Health reporter, BBC News
Are women attracted to George Clooney for his altruism?
"Signs of altruism have an enormous effect on women looking for a boyfriend," according to Ros Fewster from London, who found love though a dating agency.
"When I saw on my boyfriend's listing that he had worked with disabled groups, that definitely worked for me. "
She disputes the popular notion that women prefer to date 'jerks' and that 'nice guys finish last'.
Her view is supported by research published in the British Journal of Psychology.
The Canadian study found that women preferred men who appear to be generous.
This applied whether they were seeking a long term relationship or just one date.
But for men it was different.
Whilst they still valued altruism in a long term partner, they found it slightly off-putting when looking for short term relationship.
Over 300 volunteers, half men, half women, were shown dating profiles, including photographs
They were asked to rate them for long term relationships or short term dates.
Some of the profiles were subtly modified to suggest the potential date was a kind person.
"In some of the profiles we gave hints to indicate kind, altruistic interests such as 'I enjoy helping people' and 'I volunteer at the food bank'," says the author, Dr Pat Barclay from University of Guelph, Canada.
"We found that women showed a strong preference for relationships with altruistic men in this study, even though the clues to altruistic traits were fairly subtle."
He explains this in evolutionary terms:
"This suggests that women are attuned to generosity, and that altruism serves a purpose in mate selection.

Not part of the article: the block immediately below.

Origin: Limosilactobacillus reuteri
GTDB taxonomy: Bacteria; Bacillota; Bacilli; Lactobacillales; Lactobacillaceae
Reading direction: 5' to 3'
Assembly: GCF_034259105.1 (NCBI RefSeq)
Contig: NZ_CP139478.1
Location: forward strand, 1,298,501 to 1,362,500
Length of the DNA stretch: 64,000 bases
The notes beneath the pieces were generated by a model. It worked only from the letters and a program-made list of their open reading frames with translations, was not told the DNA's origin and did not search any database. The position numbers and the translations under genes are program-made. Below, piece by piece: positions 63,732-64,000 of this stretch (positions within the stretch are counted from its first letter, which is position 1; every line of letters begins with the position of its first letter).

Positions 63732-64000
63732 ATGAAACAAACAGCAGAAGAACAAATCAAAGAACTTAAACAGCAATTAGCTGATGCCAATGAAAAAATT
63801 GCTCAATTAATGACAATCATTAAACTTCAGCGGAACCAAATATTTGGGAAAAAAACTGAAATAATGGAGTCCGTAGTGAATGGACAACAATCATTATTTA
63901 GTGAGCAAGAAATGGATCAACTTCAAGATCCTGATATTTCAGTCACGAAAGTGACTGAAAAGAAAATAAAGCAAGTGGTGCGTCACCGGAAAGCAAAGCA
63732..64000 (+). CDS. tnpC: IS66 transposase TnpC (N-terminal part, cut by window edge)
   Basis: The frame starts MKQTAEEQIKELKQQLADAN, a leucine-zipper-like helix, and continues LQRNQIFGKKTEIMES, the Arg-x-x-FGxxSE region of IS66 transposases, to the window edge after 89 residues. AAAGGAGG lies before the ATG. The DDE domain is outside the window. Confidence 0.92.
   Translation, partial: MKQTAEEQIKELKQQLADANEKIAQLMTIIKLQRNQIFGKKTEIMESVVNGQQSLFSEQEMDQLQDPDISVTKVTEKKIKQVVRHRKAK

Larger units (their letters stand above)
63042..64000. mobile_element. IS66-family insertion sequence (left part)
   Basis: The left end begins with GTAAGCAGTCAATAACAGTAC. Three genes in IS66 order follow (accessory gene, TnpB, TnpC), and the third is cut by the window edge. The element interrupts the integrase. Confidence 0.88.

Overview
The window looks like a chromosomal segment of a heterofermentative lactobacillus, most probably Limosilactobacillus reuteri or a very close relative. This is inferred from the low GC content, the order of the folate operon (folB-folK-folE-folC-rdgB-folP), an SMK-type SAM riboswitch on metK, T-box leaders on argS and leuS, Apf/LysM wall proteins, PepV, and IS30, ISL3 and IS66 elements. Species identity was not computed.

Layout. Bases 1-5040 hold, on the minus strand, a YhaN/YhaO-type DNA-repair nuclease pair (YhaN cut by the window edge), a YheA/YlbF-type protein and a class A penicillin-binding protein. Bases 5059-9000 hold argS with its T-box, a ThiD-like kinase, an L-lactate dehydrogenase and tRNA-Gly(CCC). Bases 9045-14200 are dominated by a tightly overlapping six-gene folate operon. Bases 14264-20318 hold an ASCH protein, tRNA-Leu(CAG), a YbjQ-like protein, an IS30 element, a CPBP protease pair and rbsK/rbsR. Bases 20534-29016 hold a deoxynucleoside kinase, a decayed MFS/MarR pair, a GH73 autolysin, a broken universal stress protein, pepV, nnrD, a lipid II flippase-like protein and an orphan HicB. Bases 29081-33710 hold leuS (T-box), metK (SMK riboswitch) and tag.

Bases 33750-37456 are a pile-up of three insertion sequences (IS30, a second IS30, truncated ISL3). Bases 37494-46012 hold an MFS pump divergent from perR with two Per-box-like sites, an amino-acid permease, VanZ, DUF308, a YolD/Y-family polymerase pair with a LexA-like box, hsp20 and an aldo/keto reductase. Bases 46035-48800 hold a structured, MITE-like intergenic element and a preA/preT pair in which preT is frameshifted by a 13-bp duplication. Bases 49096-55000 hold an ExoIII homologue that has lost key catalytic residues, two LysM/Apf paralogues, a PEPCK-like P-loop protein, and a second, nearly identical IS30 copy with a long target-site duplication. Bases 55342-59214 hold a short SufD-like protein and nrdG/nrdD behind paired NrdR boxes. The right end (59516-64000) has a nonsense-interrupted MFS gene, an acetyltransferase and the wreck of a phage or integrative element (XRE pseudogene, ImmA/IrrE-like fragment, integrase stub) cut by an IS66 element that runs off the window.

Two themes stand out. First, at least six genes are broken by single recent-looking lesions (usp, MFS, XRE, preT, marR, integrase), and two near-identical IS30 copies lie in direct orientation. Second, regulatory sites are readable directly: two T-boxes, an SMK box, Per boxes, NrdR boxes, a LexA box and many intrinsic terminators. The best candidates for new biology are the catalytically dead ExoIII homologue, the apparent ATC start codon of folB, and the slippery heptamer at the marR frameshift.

"If a man is kind and generous towards others - even strangers - then there's a good chance that he'd make a good and generous parent."
This finding is not surprising, according to Dr David Lewis, a member of the British Psychological Society and author of 'Loving and Loathing: the Enigma of Personal Attraction'.
"We know that women are often drawn to men who have masculine characteristics but with some femininity, such as soft hair on their forearm or longer than usual eyelashes," he said.
Altruism in men could also be seen as a "softening of their maleness," he added.
But he thinks that attraction is likely to be affected much more by appearance than by whether someone seems kind.
He says that people make up their mind about someone else incredibly quickly, often in the first second of meeting.
Then they seek to justify their initial impression.
But Dr Viren Swami, a specialist in interpersonal attraction from the Department of Psychology at the University of Westminster, disagrees.
He has studied how first impressions change when people subsequently interact.
He found that although physical factors, such as facial appearance and weight are initially important, they are quickly outweighed by personality.
"Our research has found 'agreeableness' to be particularly important to whether people are attracted to each other," he said.
Altruism could be regarded as one component of agreeableness, he added.
Dr Swami believes people may find altruism attractive in potential mates for cultural rather than evolutionary reasons.
"Most of us value altruism," he said. "We like people who are kind."
But what of the finding that men don't care about altruism when seeking partners for a quick fling?
"This could be because men fear that altruistic women will be too interested in other things and not enough in them," said Dr Lewis
"Men are very egotistical and see themselves as the sun in their own world. "
'More to prove'
How does this impact in the world of dating?
Do people think they would be more attractive to potential partners if the present themselves as kind, caring and generous?
Ros Fewster thinks some men do try to play the altruism card on dating sites.
"While my boyfriend is a genuinely lovely person, I think some men play up their altruistic qualities when writing their listing because they think that will make them more appealing.
"Women don't tend to do this because men often take it for granted that women are kind. Women often think men are looking for other things.
"But men have to work harder to prove that they are not just after sex. "